Anne Llewellyn, RN-BC, MS, BHSA, CCM, CRRN
Vascular access is an important component to improving quality of life for patients with cancer. Access is required not only for chemotherapy, but also for frequent blood sampling and intravenous supportive measures. Vascular access devices provide reliable venous access, protect peripheral access, and increase patient comfort through reducing repeated and difficult venipuncture.
Today, numerous devices are available for this purpose and selection is dependent upon type and duration of access, patient factors, and physician preference. These include implantable devices, tunneled catheters, and peripherally inserted central catheter (PICC) lines.
Venous access is not without complication. Although insertion and placement problems are rare with modern access and imaging techniques, catheter-related infection, thrombosis, and loss of function continue to be major problems. In order to combat complications, best practices are emerging.
As a nurse for over 40 years in the Emergency Department and Respiratory Intensive Care, I am familiar with the important role venous access devices play in caring for patients who have serious medical conditions as well as the complications that can occur.
Venous Access Device Team Made All the Difference
When I was diagnosed with a central nervous system lymphoma in 2014, I knew that I was really sick when my hematologist told me I would need to have a PICC line placed so I could get chemotherapy because the tumor was inoperable.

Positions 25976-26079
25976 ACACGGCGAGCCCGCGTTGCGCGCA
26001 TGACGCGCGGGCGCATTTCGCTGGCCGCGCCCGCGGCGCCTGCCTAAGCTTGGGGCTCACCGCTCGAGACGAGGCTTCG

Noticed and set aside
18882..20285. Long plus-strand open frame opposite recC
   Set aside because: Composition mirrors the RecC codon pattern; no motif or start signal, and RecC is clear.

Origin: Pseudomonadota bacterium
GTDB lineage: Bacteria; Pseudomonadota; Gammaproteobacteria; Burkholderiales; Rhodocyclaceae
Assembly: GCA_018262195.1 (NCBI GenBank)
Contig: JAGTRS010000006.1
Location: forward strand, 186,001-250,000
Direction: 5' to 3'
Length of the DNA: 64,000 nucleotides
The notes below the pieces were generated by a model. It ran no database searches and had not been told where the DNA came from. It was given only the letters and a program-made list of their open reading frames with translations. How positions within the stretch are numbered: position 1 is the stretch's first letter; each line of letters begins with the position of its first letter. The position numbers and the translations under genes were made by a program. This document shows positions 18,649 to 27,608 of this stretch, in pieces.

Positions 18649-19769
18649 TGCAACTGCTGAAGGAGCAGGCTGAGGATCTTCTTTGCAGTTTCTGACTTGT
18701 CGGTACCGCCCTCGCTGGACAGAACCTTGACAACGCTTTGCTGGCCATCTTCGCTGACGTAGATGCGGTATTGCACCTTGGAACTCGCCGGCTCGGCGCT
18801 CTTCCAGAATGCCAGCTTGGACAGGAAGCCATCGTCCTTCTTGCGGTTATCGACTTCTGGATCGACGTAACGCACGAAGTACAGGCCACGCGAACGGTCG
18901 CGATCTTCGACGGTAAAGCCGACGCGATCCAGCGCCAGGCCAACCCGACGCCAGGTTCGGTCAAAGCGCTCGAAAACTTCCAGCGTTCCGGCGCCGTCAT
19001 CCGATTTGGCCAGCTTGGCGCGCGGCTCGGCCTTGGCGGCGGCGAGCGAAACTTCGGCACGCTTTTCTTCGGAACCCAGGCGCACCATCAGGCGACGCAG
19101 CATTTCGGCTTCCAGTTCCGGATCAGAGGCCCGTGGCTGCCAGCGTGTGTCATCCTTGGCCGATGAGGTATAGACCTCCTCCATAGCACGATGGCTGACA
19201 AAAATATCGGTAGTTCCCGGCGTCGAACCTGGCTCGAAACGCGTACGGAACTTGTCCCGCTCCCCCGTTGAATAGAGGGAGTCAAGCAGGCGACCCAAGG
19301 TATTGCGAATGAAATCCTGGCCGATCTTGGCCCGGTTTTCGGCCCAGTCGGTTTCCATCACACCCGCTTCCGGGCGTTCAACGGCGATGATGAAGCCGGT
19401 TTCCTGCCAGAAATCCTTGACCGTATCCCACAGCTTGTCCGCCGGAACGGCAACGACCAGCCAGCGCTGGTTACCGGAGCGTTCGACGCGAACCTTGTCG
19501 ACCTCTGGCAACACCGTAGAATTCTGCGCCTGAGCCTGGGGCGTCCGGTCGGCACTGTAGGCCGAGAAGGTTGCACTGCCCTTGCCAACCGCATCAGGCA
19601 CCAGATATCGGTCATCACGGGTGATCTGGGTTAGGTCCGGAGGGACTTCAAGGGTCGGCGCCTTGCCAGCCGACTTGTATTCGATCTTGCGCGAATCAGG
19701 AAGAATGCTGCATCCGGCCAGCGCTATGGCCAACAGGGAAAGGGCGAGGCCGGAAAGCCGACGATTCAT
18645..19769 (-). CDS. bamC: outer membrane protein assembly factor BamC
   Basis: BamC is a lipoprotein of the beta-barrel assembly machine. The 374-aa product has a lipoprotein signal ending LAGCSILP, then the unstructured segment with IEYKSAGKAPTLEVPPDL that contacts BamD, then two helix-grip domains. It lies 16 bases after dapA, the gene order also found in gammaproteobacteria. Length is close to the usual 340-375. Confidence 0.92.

Looking back, I realize I am alive today due to the aggressive treatment protocol prescribed by the hematology team, but also because of the excellent nursing care I received that protected me from infection and the other complications that I was at risk for as a result of my condition. During the early part of my treatment, I was not aware of what was happening to me. My husband was my advocate as I was confused and could not comprehend things.
As I became more alert, I was able to observe what was happening to me as a patient on the oncology floor of the Sylvester Comprehensive Cancer Center at the University of Miami. One thing that stood out for me was the care that I received from the oncology nurses who worked on the inpatient unit as well in the outpatient settings where I was treated.
Wendy A. Nunez, RN
The systematic processes were very apparent to me, especially in how my PICC line was changed. I had not seen this before, and I was curious to know how such a large team of nurses working across so many settings could work so well together. One of the nurses who came to see me daily to examine and redress my PICC line was open to answering.
Wendy A. Nunez, RN, is a member of the center’s Venous Access Device Nurses. On one of her visits, I asked her what the nurses on her team do and what they look for when working with patients who had central lines.
“We want to know if the patient and the caregivers understand what is needed to care for and maintain a central line,” Nunez explained. “It's important that every patient understands what to look out for to prevent infection. Also, we want to be sure the patient knows when a dressing needs to be changed, and what to expect from the nurses who are caring for the line.”
Importantly, all of the nurses who were involved in my care (inpatient and outpatient) used the same technique when they changed my PICC line. “The Venous Access Team works closely with the education department to be sure that all nurses are practicing according to our policy and procedures as well as standards of practice,” Nunez noted. “We are strict with following these policies because the oncology population is vulnerable to infections.”
Educating Patients About Caring for Their PICC Line
As I progressed in my treatment, I realized that I and my husband had an important role to play in my plan of care. One thing the nurses stressed who cared for me was how to care for the PICC line when we were home.